29 October 2021

Digital health is changing the future of cardiac care

Cloud Sponsored Technology


Digital health is bringing new solutions that are transforming the lives of thousands of people with cardiac disease.

More clinicians are exploring advances in digital models of care given COVID-19 has increased patient expectations for it to be a part of their healthcare solutions.

But some are concerned it can be complicated.

Cardihab is a patient-centred virtual care platform for cardiac rehabilitation and chronic disease management programs for patients recovering from cardiac events and living with heart disease.

The technology is enabling clinicians to improve patient evaluation and management while helping cardiac sufferers make the changes they need to live healthier and happier lives.

Importantly – you don’t need to be tech savvy to use it.

“Digital tools are making healthcare easier just as technology has improved other aspects of daily living like banking, shopping and entertainment,” Cardihab Chief Executive Officer Helen Souris says.

“Demand for clinically validated digital programs that are personalised, convenient and flexible is only going to grow.”

Transforming poor patient outcomes

When it comes to cardiac care and the prevention of recurrent cardiac events, outcomes today remain poor.

Cardiovascular disease remains a leading killer in Australia accounting for 44,000 deaths in 2017 and 1.1 million hospitalisations a year.

One in three people who have had a cardiac event such as a heart attack are expected to have a repeat event within three months.[1]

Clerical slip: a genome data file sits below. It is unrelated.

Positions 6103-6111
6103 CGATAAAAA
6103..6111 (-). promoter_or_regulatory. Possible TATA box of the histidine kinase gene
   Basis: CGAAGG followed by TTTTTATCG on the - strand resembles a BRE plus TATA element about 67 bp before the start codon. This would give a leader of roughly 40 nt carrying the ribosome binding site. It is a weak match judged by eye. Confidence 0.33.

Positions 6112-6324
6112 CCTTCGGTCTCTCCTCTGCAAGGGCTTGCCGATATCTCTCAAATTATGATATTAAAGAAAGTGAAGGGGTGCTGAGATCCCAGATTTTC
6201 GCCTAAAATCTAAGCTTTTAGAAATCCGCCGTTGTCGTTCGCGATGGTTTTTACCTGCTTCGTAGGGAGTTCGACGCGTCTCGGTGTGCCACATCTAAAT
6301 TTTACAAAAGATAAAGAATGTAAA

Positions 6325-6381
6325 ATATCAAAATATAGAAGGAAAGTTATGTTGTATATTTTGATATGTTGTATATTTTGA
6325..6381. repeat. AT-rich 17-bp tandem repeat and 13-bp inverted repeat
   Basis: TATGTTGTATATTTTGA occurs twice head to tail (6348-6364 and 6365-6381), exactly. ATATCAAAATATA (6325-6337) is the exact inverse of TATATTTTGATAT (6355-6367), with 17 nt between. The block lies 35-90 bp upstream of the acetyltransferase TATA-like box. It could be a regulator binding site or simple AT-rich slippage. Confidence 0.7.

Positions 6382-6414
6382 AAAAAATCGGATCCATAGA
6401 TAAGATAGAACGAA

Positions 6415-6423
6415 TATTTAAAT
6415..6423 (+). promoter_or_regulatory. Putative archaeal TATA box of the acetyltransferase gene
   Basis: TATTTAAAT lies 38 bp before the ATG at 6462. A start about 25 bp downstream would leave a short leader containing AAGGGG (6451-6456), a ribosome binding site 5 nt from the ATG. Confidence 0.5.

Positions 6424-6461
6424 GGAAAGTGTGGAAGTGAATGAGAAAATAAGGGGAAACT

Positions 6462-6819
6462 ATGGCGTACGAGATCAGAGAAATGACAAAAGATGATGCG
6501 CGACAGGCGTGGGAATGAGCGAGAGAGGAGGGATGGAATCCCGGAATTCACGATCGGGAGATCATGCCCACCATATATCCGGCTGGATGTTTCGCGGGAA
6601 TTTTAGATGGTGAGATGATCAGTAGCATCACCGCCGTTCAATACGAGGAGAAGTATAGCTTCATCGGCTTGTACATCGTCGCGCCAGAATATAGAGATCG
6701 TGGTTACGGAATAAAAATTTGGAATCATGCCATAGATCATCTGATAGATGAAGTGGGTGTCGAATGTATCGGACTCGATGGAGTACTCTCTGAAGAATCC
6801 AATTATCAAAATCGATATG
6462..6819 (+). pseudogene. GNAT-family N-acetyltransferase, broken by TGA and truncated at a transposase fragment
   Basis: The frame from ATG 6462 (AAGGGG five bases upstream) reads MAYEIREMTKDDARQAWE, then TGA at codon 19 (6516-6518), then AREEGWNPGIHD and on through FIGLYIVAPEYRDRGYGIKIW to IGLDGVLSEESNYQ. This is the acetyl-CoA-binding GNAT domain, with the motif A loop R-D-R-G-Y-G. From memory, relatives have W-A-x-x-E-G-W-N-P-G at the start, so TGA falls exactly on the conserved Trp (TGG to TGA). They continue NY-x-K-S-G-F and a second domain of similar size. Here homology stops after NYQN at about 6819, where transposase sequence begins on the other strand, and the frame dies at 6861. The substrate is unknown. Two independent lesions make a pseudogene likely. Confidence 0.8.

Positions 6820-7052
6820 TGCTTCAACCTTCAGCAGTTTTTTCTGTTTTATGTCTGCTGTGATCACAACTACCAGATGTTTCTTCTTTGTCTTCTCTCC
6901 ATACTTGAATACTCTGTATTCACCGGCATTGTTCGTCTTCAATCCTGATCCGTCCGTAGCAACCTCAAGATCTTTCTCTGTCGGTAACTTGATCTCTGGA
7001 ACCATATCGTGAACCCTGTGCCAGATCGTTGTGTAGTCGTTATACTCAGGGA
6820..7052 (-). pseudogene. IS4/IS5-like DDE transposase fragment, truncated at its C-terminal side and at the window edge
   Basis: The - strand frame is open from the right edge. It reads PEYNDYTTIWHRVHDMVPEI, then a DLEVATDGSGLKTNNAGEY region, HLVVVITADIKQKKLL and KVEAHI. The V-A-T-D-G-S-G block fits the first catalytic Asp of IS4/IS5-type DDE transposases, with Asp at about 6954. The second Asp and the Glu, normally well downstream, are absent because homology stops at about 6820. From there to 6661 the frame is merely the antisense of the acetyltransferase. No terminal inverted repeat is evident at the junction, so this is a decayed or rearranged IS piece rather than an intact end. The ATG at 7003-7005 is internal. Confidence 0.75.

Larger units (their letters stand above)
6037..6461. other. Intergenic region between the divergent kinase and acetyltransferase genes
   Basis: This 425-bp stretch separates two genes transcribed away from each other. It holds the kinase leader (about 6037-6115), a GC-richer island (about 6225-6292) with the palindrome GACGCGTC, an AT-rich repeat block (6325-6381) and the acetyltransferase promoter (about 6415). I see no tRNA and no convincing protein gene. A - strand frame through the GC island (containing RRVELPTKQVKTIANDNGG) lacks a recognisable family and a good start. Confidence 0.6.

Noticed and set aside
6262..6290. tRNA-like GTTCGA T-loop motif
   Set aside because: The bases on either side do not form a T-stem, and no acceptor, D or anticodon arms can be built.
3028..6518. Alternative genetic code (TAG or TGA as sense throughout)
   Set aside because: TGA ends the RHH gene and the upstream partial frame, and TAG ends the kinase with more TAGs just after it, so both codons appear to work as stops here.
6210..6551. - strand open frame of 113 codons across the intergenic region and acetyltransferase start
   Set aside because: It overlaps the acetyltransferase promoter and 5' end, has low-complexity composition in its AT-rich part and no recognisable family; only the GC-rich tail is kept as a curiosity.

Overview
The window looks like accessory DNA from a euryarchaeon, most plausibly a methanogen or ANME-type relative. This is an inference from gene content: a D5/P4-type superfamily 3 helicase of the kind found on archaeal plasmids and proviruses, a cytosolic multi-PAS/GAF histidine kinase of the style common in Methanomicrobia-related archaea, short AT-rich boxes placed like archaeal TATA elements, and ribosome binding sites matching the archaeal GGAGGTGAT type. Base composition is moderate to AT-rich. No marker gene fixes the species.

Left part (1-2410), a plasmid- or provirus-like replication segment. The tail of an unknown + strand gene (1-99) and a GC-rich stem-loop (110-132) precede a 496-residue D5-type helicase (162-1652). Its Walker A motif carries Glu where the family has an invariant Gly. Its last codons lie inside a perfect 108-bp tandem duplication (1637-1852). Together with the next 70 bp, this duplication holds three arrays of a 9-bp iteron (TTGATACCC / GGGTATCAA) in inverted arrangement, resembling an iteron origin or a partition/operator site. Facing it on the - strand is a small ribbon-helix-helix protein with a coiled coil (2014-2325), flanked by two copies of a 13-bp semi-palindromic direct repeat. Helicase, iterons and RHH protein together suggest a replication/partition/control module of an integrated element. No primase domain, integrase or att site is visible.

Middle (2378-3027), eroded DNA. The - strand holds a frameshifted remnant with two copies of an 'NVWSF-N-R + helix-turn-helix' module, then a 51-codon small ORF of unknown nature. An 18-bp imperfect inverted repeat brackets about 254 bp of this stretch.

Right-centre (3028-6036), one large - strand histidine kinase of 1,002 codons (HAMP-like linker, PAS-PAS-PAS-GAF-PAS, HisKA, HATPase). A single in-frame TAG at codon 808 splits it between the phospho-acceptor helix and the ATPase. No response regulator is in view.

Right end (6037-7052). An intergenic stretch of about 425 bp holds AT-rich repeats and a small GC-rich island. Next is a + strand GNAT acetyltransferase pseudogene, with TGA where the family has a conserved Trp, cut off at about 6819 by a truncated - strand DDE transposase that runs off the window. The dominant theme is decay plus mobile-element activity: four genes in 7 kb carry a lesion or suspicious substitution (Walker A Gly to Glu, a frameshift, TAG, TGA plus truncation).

While cardiac rehabilitation is proven to lead to better outcomes, 80 per cent of patients do not access it.[2]

“If we keep doing what we have always done, we will keep getting the same results,” Ms Souris says.

“We need healthcare professionals and patients to work together to bring about the full benefits of digital health in addressing cardiovascular disease management and treatment.”

We know cardiac rehabilitation works

Cardiac rehabilitation is recognised as one of the most cost-effective interventions to ensure favourable patient outcomes across many cardiovascular diseases.[3]

Improving care and prevention as well as reducing risk factors has contributed to declining death rates.[4]

One study showed that cardiac rehabilitation achieved a 26 per cent reduction in mortality and an 18 per cent reduction in readmissions.

We know cardiac rehabilitation also reduces morbidity and disability, and increases quality of life.[5]

And yet a recent Australian study estimated only 30.2 per cent of eligible patients are referred to cardiac rehabilitation. What’s more just 28.4 per cent of patients participate take it up.[6]

Cardihab’s digital solution delivers significantly better outcomes

Cardihab’s evidence-based model has demonstrated significantly better outcomes compared to traditional face-to face cardiac rehabilitation.[7]

“Cardihab’s structured yet personalised care plans are aligned with clinical guidelines and best practice, and tailored to address an individual’s risk factors,” Ms Souris says.

“Adding digital cardiac rehabilitation to the menu provides patients options that can improve participation and adherence.”

Clinicians are always in control with Cardihab providing real-time patient monitoring including the execution of daily activities and exercise as well as facility to undertake phone or video consultations.